Auteurs

Brandon MP - Koenig J - Leutgeb JK - Leutgeb S

Journal

Neuron

Abstract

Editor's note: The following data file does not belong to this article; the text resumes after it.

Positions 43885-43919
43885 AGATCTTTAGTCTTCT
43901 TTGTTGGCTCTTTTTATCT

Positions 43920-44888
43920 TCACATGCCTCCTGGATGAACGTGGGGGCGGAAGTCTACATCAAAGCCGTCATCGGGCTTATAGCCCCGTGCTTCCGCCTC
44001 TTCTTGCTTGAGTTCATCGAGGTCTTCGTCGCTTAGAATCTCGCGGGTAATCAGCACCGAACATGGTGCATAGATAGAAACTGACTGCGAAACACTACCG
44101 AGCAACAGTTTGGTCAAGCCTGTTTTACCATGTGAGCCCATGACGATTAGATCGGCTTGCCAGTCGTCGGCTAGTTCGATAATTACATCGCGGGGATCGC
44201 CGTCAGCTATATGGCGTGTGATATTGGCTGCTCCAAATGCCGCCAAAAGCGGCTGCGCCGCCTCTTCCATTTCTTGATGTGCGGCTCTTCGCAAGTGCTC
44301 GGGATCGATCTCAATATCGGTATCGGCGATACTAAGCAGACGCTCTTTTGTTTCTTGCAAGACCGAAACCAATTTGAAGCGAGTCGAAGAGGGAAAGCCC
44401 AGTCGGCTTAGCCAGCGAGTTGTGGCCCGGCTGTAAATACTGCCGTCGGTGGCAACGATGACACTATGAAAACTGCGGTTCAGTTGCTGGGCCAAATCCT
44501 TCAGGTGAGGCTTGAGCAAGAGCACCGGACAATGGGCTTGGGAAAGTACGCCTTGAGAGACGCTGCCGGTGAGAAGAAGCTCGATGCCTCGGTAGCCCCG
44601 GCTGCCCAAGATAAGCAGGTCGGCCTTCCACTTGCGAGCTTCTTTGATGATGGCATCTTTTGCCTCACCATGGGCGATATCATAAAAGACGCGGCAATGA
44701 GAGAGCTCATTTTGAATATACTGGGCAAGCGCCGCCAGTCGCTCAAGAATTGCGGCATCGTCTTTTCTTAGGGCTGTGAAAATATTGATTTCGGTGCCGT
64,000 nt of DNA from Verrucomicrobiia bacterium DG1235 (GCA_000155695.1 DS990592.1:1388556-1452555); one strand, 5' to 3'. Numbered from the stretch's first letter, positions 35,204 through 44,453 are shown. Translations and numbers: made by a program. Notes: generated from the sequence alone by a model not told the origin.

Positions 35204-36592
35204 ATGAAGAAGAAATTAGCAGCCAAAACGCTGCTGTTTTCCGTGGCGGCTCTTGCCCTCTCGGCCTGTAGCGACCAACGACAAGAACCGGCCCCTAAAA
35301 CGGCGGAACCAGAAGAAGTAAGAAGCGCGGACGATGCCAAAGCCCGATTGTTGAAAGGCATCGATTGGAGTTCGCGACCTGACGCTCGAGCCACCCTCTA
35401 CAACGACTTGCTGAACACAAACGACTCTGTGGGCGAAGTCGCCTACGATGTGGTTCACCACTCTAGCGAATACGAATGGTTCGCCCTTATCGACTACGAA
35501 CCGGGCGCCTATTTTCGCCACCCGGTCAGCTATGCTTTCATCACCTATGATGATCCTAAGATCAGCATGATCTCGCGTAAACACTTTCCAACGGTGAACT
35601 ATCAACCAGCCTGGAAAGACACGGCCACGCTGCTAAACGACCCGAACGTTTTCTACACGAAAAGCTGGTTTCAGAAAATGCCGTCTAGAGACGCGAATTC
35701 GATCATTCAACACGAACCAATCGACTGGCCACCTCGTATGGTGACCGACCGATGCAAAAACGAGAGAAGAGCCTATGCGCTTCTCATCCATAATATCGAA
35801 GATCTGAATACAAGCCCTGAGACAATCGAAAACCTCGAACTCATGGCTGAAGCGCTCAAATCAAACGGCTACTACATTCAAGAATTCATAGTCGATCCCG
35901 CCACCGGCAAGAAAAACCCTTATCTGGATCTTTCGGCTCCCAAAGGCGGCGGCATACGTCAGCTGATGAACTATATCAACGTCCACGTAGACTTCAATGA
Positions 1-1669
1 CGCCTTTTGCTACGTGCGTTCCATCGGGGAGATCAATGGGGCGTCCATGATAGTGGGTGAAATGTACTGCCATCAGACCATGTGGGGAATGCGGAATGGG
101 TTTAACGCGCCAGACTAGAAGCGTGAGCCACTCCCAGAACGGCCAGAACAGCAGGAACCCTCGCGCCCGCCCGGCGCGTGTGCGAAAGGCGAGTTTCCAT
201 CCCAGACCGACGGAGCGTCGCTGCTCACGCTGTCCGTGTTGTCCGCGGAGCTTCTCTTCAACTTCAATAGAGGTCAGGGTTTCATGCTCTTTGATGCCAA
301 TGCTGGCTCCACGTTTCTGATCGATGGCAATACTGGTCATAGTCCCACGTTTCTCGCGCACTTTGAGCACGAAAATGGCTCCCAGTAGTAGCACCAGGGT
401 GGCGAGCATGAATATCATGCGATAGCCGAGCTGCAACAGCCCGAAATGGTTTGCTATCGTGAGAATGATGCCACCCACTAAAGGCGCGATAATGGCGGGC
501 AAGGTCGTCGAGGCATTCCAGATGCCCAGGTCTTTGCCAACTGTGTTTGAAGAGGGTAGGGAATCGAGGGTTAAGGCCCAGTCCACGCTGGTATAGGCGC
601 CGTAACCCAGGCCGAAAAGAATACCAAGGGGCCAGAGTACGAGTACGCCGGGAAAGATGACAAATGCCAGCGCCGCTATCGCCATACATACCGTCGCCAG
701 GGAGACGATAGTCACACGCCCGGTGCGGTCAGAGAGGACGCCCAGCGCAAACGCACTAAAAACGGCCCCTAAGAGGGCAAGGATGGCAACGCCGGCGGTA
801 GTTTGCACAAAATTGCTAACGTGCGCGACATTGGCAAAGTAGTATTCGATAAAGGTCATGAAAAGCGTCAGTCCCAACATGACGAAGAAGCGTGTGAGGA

The hippocampus generates distinct neural codes to disambiguate similar experiences, a process thought to underlie episodic memory function. Entorhinal grid cells provide a prominent spatial signal to hippocampus, and changes in their firing pattern could thus generate a distinct spatial code in each context. We examined whether we would preclude the emergence of new spatial representations in a novel environment during muscimol inactivation of the medial septal area, a manipulation known to disrupt theta oscillations and grid cell firing. We found that new, highly distinct configurations of place fields emerged immediately and remained stable during the septal inactivation. The new place code persisted when theta oscillations had recovered. Theta rhythmicity and feedforward input from grid cell networks were thus not required to generate new spatial representations in the hippocampus.

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